epidemic

adjective
ep·i·dem·ic | \ ˌe-pə-ˈde-mik \

Definition of epidemic 

(Entry 1 of 2)

1 : affecting or tending to affect a disproportionately large number of individuals within a population, community, or region at the same time typhoid was epidemic

2a : excessively prevalent

b : contagious sense 4 epidemic laughter

3 : characterized by very widespread growth or extent : of, relating to, or constituting an epidemic the practice had reached epidemic proportions

epidemic

noun
ep·i·dem·ic | \ ˌe-pə-ˈde-mik \

Definition of epidemic (Entry 2 of 2)

1 : an outbreak of disease that spreads quickly and affects many individuals at the same time : an outbreak of epidemic disease

2 : an outbreak or product of sudden rapid spread, growth, or development an epidemic of bankruptcies

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Other words from epidemic

Adjective

epidemical \ˌe-pə-ˈde-mi-kəl \ adjective
epidemically \ˌe-pə-ˈde-mi-k(ə-)lē \ adverb
epidemicity \ˌe-pə-də-ˈmi-sə-tē \ noun

Synonyms for epidemic

Synonyms: Adjective

catching, contagious, infectious, spreading

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Examples of epidemic in a Sentence

Adjective

Overuse injuries—particularly in the elbows and shoulders of young pitchers—are indeed becoming epidemic. Orthopedists often blame coaches and parents for failing to monitor how many pitches kids are throwing and for not giving them time to rest their arms. —Sara Corbett, New York Times Sports Magazine, June 2006 The dream of running off to live the good life in a postcard perfect town in the mountains or by the sea often reaches epidemic proportions near the end of summer. —John Rasmus, National Geographic, September 2004 Saturday Night Fever propelled disco fever to epidemic proportions: By 1978, 40 percent of all the music on Billboard's Hot 100 was disco. —Peter Braunstein, American Heritage, November 1999 the little girl's giggles were epidemic, and soon the entire gathering was laughing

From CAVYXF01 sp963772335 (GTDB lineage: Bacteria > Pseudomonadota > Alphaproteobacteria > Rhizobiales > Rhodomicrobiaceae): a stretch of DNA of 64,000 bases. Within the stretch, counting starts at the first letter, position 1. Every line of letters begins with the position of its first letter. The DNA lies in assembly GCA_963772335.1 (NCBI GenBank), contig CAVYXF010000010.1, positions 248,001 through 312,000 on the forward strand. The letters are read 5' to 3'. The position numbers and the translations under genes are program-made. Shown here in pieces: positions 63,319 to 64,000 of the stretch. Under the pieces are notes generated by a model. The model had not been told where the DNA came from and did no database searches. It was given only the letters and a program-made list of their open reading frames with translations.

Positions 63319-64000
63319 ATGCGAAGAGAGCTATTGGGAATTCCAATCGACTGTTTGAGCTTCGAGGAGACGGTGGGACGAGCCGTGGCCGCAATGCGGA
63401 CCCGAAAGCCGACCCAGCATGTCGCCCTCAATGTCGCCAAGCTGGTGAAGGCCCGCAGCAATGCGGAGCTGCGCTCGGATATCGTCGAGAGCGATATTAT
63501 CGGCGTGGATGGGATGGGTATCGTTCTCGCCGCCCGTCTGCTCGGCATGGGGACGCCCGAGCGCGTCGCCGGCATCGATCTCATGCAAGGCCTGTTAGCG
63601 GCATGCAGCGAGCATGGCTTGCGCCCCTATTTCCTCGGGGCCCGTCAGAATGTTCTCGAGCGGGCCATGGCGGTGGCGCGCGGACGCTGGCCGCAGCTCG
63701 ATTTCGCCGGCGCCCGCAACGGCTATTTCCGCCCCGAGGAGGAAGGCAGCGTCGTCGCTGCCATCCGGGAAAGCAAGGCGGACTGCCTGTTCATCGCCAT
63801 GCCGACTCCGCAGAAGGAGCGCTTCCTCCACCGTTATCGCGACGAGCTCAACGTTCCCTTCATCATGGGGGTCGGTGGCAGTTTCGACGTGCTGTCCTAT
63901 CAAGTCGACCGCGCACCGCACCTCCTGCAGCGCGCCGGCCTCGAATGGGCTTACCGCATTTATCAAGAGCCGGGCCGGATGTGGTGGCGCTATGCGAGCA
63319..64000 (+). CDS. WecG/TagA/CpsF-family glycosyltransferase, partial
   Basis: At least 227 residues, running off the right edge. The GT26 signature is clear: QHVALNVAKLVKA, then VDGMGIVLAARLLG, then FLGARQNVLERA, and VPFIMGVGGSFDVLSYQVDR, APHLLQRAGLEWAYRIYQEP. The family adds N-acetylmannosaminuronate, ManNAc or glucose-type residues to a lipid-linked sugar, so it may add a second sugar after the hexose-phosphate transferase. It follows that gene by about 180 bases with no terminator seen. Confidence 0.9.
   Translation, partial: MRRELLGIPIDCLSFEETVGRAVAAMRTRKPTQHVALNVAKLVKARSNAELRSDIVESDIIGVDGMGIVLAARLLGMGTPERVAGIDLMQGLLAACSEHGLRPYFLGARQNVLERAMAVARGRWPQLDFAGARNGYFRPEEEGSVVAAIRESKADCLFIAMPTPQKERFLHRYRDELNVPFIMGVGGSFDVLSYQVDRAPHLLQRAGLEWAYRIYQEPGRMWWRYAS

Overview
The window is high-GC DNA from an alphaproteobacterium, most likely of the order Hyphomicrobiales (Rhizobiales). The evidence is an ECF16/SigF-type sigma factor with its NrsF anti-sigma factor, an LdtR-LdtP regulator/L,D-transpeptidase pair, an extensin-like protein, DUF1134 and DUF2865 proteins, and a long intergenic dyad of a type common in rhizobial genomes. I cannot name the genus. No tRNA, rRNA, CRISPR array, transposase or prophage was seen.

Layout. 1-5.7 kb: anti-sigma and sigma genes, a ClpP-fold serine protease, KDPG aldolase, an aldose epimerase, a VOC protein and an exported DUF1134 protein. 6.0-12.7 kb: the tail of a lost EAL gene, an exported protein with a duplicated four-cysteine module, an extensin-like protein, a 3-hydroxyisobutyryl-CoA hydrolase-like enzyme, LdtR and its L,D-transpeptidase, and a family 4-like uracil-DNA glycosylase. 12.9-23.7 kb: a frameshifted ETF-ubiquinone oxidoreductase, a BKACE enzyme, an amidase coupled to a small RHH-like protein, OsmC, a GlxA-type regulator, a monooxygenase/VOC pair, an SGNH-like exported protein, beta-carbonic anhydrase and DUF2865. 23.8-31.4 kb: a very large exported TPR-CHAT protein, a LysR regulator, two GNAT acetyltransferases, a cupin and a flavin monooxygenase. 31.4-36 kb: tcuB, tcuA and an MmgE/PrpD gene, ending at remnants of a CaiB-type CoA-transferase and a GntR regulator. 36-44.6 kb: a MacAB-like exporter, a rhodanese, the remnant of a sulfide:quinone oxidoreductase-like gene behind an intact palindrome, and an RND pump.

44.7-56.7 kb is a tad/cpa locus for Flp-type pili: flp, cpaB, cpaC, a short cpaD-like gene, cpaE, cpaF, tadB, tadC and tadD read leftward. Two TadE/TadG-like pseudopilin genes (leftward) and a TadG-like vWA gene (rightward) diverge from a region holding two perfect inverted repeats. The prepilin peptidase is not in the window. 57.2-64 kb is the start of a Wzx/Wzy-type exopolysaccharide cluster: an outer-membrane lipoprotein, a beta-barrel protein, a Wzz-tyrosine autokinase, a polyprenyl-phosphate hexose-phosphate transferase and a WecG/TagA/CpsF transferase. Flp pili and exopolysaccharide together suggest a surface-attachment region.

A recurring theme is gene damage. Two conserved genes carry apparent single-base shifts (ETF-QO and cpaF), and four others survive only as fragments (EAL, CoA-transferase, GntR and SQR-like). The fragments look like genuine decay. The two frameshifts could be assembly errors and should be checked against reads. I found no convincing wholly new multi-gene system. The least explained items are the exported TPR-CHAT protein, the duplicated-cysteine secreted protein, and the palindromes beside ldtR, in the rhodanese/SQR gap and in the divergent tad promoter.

Noun

Cosmetic surgery is now so prevalent that it could qualify as a national epidemic. —Toni Bentley, New York Times Book Review, 22 Oct. 2006 "Spim," as people are beginning to call unsolicited instant messages, is the latest installment in the growing epidemic of unwanted electronic ads and a further sign that unscrupulous online marketers will seek to take advantage of all of the Internet's communication tools, not limiting themselves to spam or pop-up ads. —David McGuire, www.washingtonpost.com, 13 Nov. 2003 Whatever might have motivated Kennedy to put [Ian] Fleming on his list, from that point, Bond became an international obsession. When the first Bond film appeared in 1962—Dr. No—the obsession was a full-blown craze, a cultural epidemic. —Gerald Early, New Letters, 1999
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Recent Examples on the Web: Adjective

Wochit As Marion County sees its hepatitis C rate soar to epidemic proportions, local health officials Thursday called for the county to start the state’s eighth syringe exchange program. Shari Rudavsky, Indianapolis Star, "Marion County could get needle exchange program, as hepatitis C rates soar," 17 May 2018 Broward, like many other local governments across the country, is suing or considering suing the companies because of the large costs incurred as the opioid epidemic taxes local police and emergency medical services. Larry Barszewski, Sun-Sentinel.com, "Broward sues over opioids, including Walmart, Walgreens and CVS," 15 Mar. 2018 In 2016, the World Health Organization added Lassa fever to its list of priority pathogens of epidemic potential, calling for more research. Leslie Roberts, Science | AAAS, "Health workers scramble to contain deadly rat-borne fever in Nigeria," 12 Mar. 2018 But, the study authors, led by microbiologist Robert Britton at Baylor College of Medicine, found that the two epidemic strains had genetic tricks to live on just tiny amounts. Beth Mole, Ars Technica, "Mysterious explosion of a deadly plague may come down to a sugar in ice cream," 10 Jan. 2018 Cunningham worked as an epidemic intelligence officer and has been deployed for a number public health emergencies. Paula Rogo, Essence.com, "This CDC Employee Has Been Missing For Almost Two Weeks," 26 Feb. 2018 The flu is on its way out. While still at epidemic levels, the historically bad 2017-2018 season has finally started to subside. Fortune, "America's Nightmare Flu Season Is Finally Coming to an End," 24 Feb. 2018 And in 1982, former Olympian Tom Waddell – who would die from AIDS at the height of the epidemic five years later – helped found the first Gay Games for LGBT athletes. Zoe Sayler, Smithsonian, "A Brief History of Openly Gay Olympians," 4 Dec. 2014 These, alas, are often taken out of context, something that seems epidemic among conservative social media types who aspire to political office. Charles P. Pierce, Esquire, "This Is an American Prison in 2017," 26 Oct. 2017

Recent Examples on the Web: Noun